Today the Home Office announced a new statement of changes to the Immigration Rules and confirmed that the Immigration Health Surcharge will go from £200 to £400 in December.
- Setting up the second pilot phase of the EU Settlement Scheme, to run from 1 November. The first phase pilot is now over and was “very positive”.
- Introducing the new “Calais leave” for children transferred to the UK as part of the Calais camp clearance between October 2016 and July 2017. This had been announced on 13 September.
- Making some changes to the general visa application process, including the requirements to post passports and original documents. This is part of the new in-country application system, announced in May and now being rolled out at what are being called “UK Visa and Citizenship Application Services centres” from next month.
There is also some tightening up to the medical exemption procedure for the Life in the UK and English language tests.
Nath has written a detailed summary of the statement of changes, with commentary, in this post.
On the Immigration Health Surcharge, the minister says:
Today we have laid before Parliament in accordance with section 38 of the Immigration Act 2014, ‘The Immigration (Health Charge) (Amendment) Order 2018’. The Order, which is subject to the affirmative procedure, seeks to double the IHS to £400 per annum. Students, as well as those on the Youth Mobility Scheme, will continue to receive a discounted rate of £300. The Order also makes some minor technical amendments to provide greater clarity about exchange rates, when payments are made in foreign currencies.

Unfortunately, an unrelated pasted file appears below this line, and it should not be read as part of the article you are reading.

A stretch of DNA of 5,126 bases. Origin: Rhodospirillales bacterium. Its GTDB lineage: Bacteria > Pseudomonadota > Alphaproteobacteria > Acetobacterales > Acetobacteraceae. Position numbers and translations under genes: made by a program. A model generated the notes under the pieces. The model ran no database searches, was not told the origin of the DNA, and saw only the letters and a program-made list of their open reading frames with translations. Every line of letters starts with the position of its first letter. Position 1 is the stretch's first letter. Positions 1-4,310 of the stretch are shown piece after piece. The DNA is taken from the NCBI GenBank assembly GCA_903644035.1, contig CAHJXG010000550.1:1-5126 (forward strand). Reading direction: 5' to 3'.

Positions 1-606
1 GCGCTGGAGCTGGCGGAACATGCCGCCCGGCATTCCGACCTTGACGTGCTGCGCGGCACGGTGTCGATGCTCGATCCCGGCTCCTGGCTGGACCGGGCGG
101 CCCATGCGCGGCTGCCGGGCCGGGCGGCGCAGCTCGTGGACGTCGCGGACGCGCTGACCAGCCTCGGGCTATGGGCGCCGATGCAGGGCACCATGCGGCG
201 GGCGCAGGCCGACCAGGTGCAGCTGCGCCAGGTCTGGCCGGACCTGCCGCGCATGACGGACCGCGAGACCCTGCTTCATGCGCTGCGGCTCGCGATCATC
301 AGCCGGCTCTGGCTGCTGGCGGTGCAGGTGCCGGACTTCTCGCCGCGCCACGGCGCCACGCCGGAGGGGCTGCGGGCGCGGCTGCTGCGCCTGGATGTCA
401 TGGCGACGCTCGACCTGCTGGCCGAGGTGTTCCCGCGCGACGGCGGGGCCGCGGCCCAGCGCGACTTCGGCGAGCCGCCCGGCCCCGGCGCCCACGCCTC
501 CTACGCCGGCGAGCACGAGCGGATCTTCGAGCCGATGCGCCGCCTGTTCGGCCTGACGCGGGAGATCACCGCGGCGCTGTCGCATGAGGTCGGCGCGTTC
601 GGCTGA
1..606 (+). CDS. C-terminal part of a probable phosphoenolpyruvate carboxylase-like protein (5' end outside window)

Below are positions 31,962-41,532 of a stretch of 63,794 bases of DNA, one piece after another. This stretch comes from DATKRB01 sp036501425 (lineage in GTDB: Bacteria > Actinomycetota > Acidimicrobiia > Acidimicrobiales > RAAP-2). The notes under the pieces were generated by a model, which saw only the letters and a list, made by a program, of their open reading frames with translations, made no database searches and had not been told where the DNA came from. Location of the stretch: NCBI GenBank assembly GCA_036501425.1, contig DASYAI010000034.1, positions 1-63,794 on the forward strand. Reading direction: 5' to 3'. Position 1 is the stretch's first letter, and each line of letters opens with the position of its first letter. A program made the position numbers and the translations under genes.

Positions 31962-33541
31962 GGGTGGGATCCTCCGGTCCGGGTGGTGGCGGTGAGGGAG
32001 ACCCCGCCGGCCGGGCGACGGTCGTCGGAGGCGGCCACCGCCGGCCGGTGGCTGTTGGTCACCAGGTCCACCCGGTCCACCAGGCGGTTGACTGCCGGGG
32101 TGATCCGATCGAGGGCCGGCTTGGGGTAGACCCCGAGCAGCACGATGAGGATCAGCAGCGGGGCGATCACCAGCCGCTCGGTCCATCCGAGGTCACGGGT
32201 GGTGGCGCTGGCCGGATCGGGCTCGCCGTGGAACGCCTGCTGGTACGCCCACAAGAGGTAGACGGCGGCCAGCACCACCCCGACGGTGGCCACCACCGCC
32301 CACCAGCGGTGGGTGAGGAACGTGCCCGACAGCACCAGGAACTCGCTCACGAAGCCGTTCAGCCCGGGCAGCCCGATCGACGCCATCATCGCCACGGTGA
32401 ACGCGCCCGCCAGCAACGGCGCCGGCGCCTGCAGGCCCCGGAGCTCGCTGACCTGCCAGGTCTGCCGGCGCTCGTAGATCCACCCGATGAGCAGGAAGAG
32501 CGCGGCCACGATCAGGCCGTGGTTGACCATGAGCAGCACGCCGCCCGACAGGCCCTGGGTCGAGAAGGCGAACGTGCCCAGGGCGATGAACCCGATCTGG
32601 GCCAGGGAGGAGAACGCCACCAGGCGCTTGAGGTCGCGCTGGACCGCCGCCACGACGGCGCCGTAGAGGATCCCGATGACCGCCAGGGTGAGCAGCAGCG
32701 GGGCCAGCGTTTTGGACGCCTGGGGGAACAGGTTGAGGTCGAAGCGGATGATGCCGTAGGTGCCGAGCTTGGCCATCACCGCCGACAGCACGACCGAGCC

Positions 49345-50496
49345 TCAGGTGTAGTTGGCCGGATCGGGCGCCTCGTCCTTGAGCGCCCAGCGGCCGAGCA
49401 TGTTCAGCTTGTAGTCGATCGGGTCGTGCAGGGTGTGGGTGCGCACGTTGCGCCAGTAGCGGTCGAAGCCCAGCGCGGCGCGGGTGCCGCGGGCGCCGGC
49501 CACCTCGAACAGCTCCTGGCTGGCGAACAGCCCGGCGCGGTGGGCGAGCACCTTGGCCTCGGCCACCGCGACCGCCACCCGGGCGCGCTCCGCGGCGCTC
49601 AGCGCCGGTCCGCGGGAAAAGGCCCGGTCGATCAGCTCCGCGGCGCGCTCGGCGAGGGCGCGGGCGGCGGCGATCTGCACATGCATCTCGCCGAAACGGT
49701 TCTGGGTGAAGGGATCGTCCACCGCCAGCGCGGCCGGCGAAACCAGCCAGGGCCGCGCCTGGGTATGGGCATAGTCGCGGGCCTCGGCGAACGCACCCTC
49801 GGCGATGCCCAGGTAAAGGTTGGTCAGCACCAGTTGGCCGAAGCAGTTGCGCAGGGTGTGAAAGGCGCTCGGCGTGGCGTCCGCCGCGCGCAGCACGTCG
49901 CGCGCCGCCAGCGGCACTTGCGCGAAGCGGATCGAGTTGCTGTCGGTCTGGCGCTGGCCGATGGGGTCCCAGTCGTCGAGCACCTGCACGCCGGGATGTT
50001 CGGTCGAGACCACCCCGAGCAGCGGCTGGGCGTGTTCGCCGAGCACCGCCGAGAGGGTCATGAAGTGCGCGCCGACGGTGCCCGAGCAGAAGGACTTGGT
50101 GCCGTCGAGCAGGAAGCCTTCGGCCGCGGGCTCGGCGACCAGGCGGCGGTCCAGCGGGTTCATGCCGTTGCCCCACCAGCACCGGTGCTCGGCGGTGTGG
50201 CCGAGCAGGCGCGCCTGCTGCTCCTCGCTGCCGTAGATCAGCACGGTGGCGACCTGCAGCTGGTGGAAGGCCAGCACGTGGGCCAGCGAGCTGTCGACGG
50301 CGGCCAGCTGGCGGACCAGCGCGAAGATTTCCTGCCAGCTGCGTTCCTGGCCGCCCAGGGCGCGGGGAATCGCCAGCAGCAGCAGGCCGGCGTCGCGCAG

The draft order is here. An accompanying impact assessment says that the increased charge is expected to raise £1 billion over five years from migrants forced to pay as part of their visa application.
The Home Office is really milking the publicity on this one: the doubling of the surcharge was first announced eight months ago. At that point there was no date given (I asked) but now we learn that the change will take effect from December. No doubt a third press release will be issued at that stage.
Finally, for those interested in the ongoing controversy over paragraph 322(5) refusals of leave to remain based on tax discrepancies. Nokes has written to the Home Affairs committee to say that the department’s review has finished and a final report “will be submitted shortly”. She admits that the review “has taken a bit longer than we would have liked”. Interim findings published in June admitted no error on the part of the department.